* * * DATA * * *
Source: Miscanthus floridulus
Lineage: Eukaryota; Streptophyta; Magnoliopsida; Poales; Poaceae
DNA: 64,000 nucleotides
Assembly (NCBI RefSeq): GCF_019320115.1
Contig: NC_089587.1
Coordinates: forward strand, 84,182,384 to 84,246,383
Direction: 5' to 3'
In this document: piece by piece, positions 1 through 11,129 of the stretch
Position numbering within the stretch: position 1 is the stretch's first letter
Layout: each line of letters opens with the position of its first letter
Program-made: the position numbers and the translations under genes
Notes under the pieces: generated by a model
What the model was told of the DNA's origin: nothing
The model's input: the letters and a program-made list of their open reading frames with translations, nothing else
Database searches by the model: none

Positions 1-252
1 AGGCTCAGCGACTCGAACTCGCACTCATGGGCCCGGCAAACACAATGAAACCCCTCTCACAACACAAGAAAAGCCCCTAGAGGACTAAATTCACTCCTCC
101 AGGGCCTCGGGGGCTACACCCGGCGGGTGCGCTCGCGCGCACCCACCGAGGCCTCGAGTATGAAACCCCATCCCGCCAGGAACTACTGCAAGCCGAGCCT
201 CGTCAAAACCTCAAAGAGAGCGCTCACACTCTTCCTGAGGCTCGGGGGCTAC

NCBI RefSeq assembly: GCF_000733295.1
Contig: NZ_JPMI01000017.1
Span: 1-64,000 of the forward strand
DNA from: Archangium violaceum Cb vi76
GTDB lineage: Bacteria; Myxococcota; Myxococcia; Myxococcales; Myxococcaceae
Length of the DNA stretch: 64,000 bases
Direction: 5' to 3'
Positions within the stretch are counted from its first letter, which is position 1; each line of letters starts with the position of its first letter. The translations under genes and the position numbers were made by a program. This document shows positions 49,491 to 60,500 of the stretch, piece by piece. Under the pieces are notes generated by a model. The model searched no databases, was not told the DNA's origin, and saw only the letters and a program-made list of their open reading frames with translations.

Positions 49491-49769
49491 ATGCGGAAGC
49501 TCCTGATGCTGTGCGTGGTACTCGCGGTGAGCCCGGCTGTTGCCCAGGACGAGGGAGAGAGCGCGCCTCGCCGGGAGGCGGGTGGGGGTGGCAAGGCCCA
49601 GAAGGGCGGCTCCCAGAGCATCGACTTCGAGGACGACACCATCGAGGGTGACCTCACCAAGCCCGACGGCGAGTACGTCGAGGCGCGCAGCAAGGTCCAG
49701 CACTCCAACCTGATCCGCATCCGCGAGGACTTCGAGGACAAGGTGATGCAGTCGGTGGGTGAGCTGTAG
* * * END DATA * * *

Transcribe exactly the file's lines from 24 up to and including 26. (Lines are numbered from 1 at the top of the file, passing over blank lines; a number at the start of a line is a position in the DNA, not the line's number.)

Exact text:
GTDB lineage: Bacteria; Myxococcota; Myxococcia; Myxococcales; Myxococcaceae
Length of the DNA stretch: 64,000 bases
Direction: 5' to 3'